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A Dovish Powell Could Set Stage for Stocks to Erase All Losses by Year-End

Stock Markets Aug 20, 2022 07:24AM ET
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By Yasin Ebrahim

Investing.com -- Federal Reserve chairman Jerome Powell is expected to deliver fresh clues on monetary policy next week, and some investors believe that failure from the Fed chief to push back against bets on a ‘dovish pivot’ could set the stage for a rally in stocks to erase losses by year-end.

“The S&P 500 will move up substantially if and when they [the Fed] signal a pause and sustain a rally that could recover all the losses by the end of the year,” Jimmy Lee, the founder and CEO of The Wealth Consulting Group told Investing.com in a recent interview.

The path of inflation holds sway over whether a Fed pause will become reality and potentially help the broader market erase its nearly 12% loss by the end of the year.

Recent reports have pointed to easing in the pace of inflation that is likely to continue, according to Lee.  Spending on services may slow as “the high pricing in travel and leisure industries [ease] after the summer,” Lee says, adding further downside pressure on inflation.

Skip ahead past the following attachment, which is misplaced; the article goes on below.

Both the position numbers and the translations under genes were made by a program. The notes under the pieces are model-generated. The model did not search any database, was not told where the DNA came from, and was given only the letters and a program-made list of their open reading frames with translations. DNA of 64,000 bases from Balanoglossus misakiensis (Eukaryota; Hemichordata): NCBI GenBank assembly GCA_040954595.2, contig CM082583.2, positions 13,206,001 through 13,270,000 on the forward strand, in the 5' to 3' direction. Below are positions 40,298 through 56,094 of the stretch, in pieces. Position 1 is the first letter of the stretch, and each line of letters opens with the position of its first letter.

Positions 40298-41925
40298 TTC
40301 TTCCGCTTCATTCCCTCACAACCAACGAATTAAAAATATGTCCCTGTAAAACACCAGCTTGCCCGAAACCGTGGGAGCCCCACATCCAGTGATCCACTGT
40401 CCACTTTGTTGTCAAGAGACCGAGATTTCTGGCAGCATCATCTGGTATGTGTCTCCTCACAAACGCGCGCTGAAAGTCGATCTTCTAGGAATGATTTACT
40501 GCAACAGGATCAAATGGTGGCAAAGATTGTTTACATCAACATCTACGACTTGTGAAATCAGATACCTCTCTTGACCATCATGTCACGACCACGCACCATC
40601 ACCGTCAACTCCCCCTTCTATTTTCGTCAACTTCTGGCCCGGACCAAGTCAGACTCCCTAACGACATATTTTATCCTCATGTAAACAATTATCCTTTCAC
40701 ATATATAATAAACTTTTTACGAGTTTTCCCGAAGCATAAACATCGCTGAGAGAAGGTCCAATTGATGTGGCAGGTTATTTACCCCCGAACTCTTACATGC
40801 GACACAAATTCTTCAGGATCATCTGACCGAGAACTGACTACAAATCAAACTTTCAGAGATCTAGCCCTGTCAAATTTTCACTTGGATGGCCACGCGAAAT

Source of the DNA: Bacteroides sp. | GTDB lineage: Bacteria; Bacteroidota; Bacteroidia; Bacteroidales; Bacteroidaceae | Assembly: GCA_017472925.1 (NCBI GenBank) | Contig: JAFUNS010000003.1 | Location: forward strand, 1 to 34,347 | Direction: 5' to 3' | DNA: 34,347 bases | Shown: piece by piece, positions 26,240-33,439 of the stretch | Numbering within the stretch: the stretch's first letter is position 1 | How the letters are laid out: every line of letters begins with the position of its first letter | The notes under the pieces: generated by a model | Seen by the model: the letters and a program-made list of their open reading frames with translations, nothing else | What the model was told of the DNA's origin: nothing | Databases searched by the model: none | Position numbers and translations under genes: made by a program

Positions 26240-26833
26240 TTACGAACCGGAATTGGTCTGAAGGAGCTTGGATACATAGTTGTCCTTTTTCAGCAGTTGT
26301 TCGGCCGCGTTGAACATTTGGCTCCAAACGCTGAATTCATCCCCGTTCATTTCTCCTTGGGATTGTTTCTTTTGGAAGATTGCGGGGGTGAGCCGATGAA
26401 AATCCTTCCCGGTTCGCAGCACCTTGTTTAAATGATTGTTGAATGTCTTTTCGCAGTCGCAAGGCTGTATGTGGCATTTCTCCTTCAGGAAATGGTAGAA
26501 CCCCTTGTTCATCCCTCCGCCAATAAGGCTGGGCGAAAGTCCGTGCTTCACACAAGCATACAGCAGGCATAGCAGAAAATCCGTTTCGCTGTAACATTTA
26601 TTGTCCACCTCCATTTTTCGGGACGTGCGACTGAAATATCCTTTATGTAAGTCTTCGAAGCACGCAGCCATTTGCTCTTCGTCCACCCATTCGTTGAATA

Others, however, aren’t so sure and point to the tight labor market that will boost wage pressures, while other drivers including high rental rates continue to fuel inflation.

“I fear inflation is going to remain hot for a while,” John Luke Tyner, Portfolio Manager at Aptus Capital Advisors told Investing.com on Thursday.

“With 5% or 6% wage growth and maybe 6% growth in owners’ equivalent rent as well as the other rental numbers that tack onto CPI, I think it's going to be awfully hard for the Fed to get inflation back down to 2%,” Tyner added.

'Fed Speak' Muddies Rate Hike Debate

The recent messaging from Fed members hasn’t helped clear up expectations on whether the central bank is considering a pivot in policy.

Some members of the Fed appear to be pushing for the central bank to deliver another 75-basis-point rate hike next month, while others are striking a more cautious tone.